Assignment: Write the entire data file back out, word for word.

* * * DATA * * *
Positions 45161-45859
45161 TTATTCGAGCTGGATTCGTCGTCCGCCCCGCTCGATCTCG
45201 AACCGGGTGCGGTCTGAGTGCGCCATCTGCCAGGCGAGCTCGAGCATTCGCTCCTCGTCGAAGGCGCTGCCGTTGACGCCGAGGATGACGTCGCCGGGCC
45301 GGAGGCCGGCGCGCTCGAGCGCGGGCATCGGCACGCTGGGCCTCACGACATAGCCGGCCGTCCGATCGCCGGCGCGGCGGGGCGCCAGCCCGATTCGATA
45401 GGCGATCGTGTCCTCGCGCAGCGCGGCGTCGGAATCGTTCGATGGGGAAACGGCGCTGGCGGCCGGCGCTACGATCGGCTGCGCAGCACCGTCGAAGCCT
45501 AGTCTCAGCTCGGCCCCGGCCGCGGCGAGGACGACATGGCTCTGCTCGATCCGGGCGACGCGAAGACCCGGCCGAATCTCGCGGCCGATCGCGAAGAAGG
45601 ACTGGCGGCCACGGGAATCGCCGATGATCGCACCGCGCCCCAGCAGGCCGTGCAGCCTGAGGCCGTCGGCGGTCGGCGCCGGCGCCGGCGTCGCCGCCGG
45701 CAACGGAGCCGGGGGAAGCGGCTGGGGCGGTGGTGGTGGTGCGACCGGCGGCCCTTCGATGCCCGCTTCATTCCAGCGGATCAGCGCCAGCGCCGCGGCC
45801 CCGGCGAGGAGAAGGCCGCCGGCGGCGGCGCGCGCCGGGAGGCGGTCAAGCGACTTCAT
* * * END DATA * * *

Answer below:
Positions 45161-45859
45161 TTATTCGAGCTGGATTCGTCGTCCGCCCCGCTCGATCTCG
45201 AACCGGGTGCGGTCTGAGTGCGCCATCTGCCAGGCGAGCTCGAGCATTCGCTCCTCGTCGAAGGCGCTGCCGTTGACGCCGAGGATGACGTCGCCGGGCC
45301 GGAGGCCGGCGCGCTCGAGCGCGGGCATCGGCACGCTGGGCCTCACGACATAGCCGGCCGTCCGATCGCCGGCGCGGCGGGGCGCCAGCCCGATTCGATA
45401 GGCGATCGTGTCCTCGCGCAGCGCGGCGTCGGAATCGTTCGATGGGGAAACGGCGCTGGCGGCCGGCGCTACGATCGGCTGCGCAGCACCGTCGAAGCCT
45501 AGTCTCAGCTCGGCCCCGGCCGCGGCGAGGACGACATGGCTCTGCTCGATCCGGGCGACGCGAAGACCCGGCCGAATCTCGCGGCCGATCGCGAAGAAGG
45601 ACTGGCGGCCACGGGAATCGCCGATGATCGCACCGCGCCCCAGCAGGCCGTGCAGCCTGAGGCCGTCGGCGGTCGGCGCCGGCGCCGGCGTCGCCGCCGG
45701 CAACGGAGCCGGGGGAAGCGGCTGGGGCGGTGGTGGTGGTGCGACCGGCGGCCCTTCGATGCCCGCTTCATTCCAGCGGATCAGCGCCAGCGCCGCGGCC
45801 CCGGCGAGGAGAAGGCCGCCGGCGGCGGCGCGCGCCGGGAGGCGGTCAAGCGACTTCAT